Integrated circuits (or chips) typically comprise a silicon substrate and semiconductor devices, such as transistors, formed from doped regions within the substrate. Interconnect structures, formed in parallel-like layers overlying the semiconductor substrate, provide electrical connection between devices to form electrical circuits. Typically, several (e.g., 6-9) interconnect layers (each referred to as an“M” or metallization layer) are required to interconnect the devices in a typical integrated circuit. The top interconnect layer comprises a plurality of pads that serve as attachment points for conductive elements (e.g., bond wires or solder balls) for interconnecting the integrated circuit devices to off-chip external contacts, such as pins or leads of a package structure.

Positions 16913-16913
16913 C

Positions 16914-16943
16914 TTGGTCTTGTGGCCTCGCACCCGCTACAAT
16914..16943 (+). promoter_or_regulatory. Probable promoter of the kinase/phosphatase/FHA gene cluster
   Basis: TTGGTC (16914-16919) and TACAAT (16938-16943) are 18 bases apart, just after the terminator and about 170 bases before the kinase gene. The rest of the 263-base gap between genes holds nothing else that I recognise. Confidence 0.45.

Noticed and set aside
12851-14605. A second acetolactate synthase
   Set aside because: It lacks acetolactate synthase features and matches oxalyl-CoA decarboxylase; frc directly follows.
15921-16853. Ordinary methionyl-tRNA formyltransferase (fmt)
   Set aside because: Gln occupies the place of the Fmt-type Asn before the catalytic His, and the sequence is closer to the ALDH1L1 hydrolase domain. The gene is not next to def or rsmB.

A conventional interconnect system comprises a plurality of substantially vertical conductive vias or plugs and substantially horizontal conductive interconnect layers, with a dielectric layer disposed between two vertically adjacent interconnect layers. Upper level conductive vias interconnect two vertically adjacent interconnect layers. Conductive vias in the first or lowest level interconnect an underlying semiconductor device region to an overlying interconnect layer. The interconnect structures are formed by employing conventional metal deposition, photolithographic masking, patterning and etching techniques.